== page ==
— -- Billionaire Richard Branson may be the coolest boss ever.
The Virgin Group founder believes people should be able to take time off work whenever they want -- no questions asked.
"It is left to the employee alone to decide if and when he or she feels like taking a few hours a day, a week or a month off," Branson said in an excerpt from his new book "The Virgin Way: Everything I Know About Leadership" that was posted to his blog.
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Branson said he's introduced the "non-policy" at Virgin offices in the United States and the United Kingdom, and if all goes according to plan, he said he plans to encourage all of the company's subsidiaries to stop counting vacation time.
The "non-policy" works under the assumption that employees will only take breaks from their jobs when they feel comfortable that their absence will not damage the business, the team or their careers, Branson said.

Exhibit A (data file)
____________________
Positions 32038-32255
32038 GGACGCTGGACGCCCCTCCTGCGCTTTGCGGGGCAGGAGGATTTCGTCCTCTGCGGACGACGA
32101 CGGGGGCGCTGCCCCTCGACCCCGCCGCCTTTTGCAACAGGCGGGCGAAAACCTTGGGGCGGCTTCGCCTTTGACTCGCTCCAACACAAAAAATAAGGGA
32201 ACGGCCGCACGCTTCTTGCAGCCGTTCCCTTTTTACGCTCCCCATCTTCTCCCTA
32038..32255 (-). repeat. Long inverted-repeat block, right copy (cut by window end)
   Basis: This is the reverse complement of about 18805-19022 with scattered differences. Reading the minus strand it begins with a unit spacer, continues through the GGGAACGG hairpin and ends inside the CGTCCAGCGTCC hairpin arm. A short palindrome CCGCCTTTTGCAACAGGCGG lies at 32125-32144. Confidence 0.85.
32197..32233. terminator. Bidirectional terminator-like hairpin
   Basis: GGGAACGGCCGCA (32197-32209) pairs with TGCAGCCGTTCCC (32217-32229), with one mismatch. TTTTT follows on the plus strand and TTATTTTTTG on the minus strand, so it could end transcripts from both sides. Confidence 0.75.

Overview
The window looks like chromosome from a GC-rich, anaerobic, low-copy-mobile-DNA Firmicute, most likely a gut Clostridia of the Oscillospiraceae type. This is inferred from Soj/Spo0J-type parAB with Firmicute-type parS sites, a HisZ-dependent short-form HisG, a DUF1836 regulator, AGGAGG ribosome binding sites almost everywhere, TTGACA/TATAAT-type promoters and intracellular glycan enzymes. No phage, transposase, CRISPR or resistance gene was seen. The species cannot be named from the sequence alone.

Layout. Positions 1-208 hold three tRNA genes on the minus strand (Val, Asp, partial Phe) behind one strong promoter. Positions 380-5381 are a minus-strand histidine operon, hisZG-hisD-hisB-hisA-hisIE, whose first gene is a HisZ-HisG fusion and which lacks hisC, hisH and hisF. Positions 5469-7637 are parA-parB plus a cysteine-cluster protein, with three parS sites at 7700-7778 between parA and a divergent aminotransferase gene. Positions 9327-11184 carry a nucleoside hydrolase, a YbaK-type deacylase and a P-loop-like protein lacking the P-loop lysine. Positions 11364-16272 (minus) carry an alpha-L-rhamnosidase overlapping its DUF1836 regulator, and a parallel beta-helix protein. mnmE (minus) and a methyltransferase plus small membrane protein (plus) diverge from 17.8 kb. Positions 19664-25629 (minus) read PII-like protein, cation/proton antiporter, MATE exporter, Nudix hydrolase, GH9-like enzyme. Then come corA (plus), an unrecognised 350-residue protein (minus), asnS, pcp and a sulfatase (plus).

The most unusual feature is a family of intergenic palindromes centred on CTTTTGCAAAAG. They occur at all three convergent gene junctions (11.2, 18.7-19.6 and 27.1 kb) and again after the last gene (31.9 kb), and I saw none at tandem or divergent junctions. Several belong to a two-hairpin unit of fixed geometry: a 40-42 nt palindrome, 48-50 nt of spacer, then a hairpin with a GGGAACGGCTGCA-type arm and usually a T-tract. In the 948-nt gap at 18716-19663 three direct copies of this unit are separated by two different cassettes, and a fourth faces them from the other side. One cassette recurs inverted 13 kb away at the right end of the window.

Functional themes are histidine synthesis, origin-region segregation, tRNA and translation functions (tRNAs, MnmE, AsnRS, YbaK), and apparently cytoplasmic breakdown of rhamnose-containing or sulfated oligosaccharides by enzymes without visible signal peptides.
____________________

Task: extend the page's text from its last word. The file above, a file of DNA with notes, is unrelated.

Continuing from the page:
The mogul said he was first inspired to try out the policy after he said his daughter showed him a news article that mentioned how Netflix does not track vacation time.
"I have a friend whose company has done the same thing and they've apparently experienced a marked upward spike in everything –- morale, creativity and productivity have all gone through the roof," Branson recalled his daughter telling him.
With unlimited vacation time, Branson's employees will have time to seek out adventures like their leader, such as taking a hot air balloon across an ocean, hanging out on a private island or planning a trip to space, if they're so inclined.
Branson isn't the first billionaire to publicly advocate for a more flexible work-life balance.
In an interview over the summer, Google co-founder Larry Page said people shouldn't have to work so hard.
"If you really think about the things you need to make yourself happy -- housing, security, opportunity for your kids ... it's not that hard for us to provide those things," Page said in an interview moderated by fellow billionaire, Vinod Khosla, that was posted to YouTube.
"The idea that everyone needs to work frantically to meet peoples' needs is not true," he said.
Page said the world should be living in a "time of abundance" in which robots and machines could help meet everyone's basic needs much more easily.
With a more productive society, Page said he believed people would be happy to "have more time with their family or to pursue their own interests."